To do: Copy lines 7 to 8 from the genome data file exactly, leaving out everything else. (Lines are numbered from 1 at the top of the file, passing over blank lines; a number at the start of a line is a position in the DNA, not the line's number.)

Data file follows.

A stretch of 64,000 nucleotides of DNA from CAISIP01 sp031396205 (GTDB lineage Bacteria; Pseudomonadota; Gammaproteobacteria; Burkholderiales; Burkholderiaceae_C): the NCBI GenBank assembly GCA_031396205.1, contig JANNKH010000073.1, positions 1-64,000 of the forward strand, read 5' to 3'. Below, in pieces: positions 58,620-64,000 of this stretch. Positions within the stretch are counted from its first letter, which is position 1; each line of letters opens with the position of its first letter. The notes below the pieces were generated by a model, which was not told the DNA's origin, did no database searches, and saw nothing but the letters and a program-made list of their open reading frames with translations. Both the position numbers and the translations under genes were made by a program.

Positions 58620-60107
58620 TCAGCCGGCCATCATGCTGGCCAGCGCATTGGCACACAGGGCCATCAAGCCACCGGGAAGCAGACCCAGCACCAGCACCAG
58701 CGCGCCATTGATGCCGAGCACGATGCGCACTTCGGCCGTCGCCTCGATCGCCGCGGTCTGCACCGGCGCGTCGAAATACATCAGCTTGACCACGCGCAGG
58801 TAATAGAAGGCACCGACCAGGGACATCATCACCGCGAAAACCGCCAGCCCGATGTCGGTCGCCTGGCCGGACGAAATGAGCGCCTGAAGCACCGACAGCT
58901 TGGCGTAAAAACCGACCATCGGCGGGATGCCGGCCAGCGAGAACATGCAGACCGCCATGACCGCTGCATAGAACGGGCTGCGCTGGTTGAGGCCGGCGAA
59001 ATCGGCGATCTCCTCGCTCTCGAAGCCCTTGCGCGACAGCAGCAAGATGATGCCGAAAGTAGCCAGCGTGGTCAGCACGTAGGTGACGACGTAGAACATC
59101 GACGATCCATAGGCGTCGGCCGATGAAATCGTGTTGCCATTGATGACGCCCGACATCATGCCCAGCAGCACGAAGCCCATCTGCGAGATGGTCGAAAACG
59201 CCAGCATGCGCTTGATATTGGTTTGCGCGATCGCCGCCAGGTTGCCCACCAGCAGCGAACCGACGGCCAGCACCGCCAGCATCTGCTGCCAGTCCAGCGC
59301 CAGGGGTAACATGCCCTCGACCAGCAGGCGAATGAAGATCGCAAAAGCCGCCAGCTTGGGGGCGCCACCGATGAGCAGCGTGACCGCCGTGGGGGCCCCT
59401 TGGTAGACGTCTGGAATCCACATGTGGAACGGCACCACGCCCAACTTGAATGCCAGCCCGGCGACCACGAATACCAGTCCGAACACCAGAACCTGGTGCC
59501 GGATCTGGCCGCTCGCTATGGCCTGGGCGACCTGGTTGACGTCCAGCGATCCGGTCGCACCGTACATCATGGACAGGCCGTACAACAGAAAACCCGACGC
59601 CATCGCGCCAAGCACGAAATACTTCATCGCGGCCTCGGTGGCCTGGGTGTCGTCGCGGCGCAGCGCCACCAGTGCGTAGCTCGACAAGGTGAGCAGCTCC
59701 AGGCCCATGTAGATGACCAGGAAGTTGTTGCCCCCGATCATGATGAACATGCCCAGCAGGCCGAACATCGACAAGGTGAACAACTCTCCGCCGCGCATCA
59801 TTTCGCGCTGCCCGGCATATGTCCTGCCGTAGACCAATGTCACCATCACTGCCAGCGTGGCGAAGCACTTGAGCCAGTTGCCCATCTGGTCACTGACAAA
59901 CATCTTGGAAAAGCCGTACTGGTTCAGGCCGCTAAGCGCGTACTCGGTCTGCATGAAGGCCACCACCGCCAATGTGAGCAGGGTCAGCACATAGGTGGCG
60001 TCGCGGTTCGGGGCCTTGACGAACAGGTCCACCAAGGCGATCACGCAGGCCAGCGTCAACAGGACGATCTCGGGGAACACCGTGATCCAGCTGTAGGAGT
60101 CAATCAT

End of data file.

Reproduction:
59001 ATCGGCGATCTCCTCGCTCTCGAAGCCCTTGCGCGACAGCAGCAAGATGATGCCGAAAGTAGCCAGCGTGGTCAGCACGTAGGTGACGACGTAGAACATC
59101 GACGATCCATAGGCGTCGGCCGATGAAATCGTGTTGCCATTGATGACGCCCGACATCATGCCCAGCAGCACGAAGCCCATCTGCGAGATGGTCGAAAACG